Once the device emulator is open, you can see how the page will look on the selected device.  You can adjust the options using the controls at the top.  From left to right, there is a menu to select the device, the size of the screen in pixels, the zoom percentage, a drop down to emulate different connection speeds, and an orientation toggle to switch between portrait and landscape mode.

device emulator example

I find the “Responsive” device option very useful for testing CSS breakpoints.  You can select that from the device drop down and when you do that, you can resize the page display by dragging the right edge.  So, for example, I look to see at what point the menu changes into the mobile hamburger menu by dragging the screen and looking at the pixel size at the top.

responsive emulation

Note that there is also a special options menu for the emulator panel that you access by clicking the hot dog menu on the far right.  This adds options to show the media queries, rulers, or take screenshots.

chrome emulator hot dog menu

You get out of the emulator the same way you turned it on, by clicking the device icon on the left top of the developer tools window.

Turn on the Built In Ruler

Chrome has a built-in ruler. To turn it on, click on the hot dog menu on the top right of the developer tools window, and then click the settings menu option.  Select the “Show rulers” option. To close out of this window, click the “x” on the top right.

activate the chrome ruler

With the ruler enabled, when you select an HTML element in the Elements panel, you see a light ruler at the top and along the left of the page.

chrome ruler example

Taking a Screenshot

Chrome also has the built-in ability to take a screenshot.  To take a screen shot, select the developer tools window by clicking in it, press Cntl-Shift-P to bring up the Command Menu, and type in screenshot.  The screenshot is taken and downloaded to your downloads directory.

chrome command menu

Reformat Minified Files for Easier Reading

Sometimes you might want to view the JavaScript or CSS files, but they have been compressed for faster loading.  You can find the files that have been downloaded for the page by viewing the “Sources” panel.

pretty format compressed files

Clicking on the brackets at the bottom of the widow will reformat the file to show it in a human readable format.

display compressed javascript file in human readable format

Viewing Errors

Perhaps one of the most useful features for developers is the Console panel.  Here you can see the errors that occurred on the page. If you are having an issue, sometimes  you can track down the plugin causing it by seeing which file the error was associated with.  Here is a screenshot of a news website that has some JavaScript errors.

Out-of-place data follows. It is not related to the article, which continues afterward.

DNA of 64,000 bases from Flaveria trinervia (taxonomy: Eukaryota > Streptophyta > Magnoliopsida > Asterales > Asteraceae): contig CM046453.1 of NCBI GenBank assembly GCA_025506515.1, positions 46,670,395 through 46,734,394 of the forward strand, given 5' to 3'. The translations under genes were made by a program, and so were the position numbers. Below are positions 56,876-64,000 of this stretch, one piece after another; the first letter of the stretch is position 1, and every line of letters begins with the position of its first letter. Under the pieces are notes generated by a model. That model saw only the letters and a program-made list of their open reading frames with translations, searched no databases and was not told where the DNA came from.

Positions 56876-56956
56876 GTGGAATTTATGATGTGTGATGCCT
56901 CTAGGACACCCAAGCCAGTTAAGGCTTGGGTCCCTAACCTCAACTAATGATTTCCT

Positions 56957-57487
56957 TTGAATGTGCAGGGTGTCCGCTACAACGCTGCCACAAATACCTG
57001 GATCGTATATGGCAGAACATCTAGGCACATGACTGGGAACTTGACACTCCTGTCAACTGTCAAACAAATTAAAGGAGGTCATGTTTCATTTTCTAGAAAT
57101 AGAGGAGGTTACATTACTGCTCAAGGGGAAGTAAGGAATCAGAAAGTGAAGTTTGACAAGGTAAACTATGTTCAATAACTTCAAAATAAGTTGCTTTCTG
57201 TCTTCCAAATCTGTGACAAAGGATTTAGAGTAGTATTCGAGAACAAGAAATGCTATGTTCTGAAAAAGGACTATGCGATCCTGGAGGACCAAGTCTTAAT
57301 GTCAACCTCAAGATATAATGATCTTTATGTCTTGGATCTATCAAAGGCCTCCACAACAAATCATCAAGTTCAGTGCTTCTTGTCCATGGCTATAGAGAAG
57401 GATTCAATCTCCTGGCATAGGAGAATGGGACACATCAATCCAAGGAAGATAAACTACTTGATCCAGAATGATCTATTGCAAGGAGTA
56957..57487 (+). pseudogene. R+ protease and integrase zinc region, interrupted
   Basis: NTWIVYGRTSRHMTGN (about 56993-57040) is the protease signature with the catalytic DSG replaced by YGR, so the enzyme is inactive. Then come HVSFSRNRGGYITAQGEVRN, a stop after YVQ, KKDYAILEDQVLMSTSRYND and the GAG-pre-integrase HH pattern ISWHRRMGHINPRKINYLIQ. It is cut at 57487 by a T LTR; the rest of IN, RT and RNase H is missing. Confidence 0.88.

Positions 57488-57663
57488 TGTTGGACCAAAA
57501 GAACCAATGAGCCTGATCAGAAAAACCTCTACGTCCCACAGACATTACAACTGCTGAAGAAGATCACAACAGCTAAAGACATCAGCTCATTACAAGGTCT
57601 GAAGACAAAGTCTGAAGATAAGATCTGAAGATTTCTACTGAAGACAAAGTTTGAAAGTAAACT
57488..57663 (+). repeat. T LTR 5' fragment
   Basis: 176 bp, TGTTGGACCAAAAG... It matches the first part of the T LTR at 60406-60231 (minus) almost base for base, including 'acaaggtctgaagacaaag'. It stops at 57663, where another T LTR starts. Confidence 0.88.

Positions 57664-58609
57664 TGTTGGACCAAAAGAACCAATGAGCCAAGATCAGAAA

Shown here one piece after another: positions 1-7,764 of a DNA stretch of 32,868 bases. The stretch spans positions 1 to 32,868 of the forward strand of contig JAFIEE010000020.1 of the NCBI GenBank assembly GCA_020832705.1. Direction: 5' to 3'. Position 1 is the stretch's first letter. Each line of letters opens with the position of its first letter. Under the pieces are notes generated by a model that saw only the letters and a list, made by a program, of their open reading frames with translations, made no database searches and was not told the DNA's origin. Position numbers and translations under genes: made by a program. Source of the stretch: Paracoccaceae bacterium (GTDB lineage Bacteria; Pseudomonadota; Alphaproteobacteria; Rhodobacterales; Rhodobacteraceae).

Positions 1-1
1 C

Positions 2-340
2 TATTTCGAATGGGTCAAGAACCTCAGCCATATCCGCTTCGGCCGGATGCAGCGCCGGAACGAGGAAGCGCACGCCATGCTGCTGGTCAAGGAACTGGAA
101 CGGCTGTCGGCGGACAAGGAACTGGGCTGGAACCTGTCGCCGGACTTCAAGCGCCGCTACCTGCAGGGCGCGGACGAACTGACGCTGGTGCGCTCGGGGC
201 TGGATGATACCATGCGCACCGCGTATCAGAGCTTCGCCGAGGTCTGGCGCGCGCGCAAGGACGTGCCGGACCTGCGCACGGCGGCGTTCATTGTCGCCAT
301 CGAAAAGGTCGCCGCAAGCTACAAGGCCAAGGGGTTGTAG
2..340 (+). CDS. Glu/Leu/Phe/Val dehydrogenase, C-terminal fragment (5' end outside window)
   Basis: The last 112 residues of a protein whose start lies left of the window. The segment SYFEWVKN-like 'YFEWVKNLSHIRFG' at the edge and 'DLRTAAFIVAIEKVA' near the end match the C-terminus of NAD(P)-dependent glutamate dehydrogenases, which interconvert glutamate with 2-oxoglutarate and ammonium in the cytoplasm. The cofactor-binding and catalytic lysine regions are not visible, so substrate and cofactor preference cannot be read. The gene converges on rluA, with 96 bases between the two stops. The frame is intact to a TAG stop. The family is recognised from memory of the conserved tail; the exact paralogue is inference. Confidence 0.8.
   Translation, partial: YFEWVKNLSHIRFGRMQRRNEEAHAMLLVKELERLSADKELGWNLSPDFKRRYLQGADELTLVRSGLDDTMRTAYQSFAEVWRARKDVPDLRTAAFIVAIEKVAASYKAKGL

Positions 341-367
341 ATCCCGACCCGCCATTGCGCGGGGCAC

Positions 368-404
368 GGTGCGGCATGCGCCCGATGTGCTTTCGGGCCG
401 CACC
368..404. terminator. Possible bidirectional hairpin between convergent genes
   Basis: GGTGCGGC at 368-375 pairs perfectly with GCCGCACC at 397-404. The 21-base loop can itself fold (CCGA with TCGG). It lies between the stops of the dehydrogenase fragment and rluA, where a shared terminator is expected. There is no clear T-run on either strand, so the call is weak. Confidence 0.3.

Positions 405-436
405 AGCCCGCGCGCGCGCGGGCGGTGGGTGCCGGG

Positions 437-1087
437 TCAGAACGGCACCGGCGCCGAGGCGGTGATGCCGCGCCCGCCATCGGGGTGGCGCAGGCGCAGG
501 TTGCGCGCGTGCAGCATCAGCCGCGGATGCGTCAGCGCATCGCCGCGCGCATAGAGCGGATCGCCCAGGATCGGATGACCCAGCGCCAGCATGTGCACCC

finding errors in the chrome console

Note that some scripts were blocked by my ad blocker plugin.  At the bottom there is a JavaScript error and on the right you can see which file it was in.

Looking for Unsecure Content Using the Security Panel

If you are moving a site to SSL, the Security panel may be useful for finding unsecure content.

chrome security panel

Browser Refresh Options

Finally, another very useful feature is the extra browser refresh options you have with the developer tools open.  Right click on the Refresh icon in the navigation bar and you see three options. You can do a normal refresh, a hard refresh, or clear the cache and do a hard refresh.  Hat tip to Dave Cocking in the WPBuilds Facebook group.

chrome refresh options


If you’ve been following along, checking out these features in your Chrome browser, then you’ve probably noticed that there are many more features and options available.  These are some of my favorites or some that are helpful is special circumstances.

I hope you’ve found a couple of things that you didn’t already know about that will be helpful for  you.  If you have a favorite that I’ve missed, please share it in the comments below.

Some of the links in the post above are “affiliate links.” This means if you click on the link and purchase the item, I will receive an affiliate commission. You will still pay the same amount so there is no extra cost to you. I am disclosing this in accordance with the Federal Trade Commission’s 16 CFR, Part 255: “Guides Concerning the Use of Endorsements and Testimonials in Advertising.”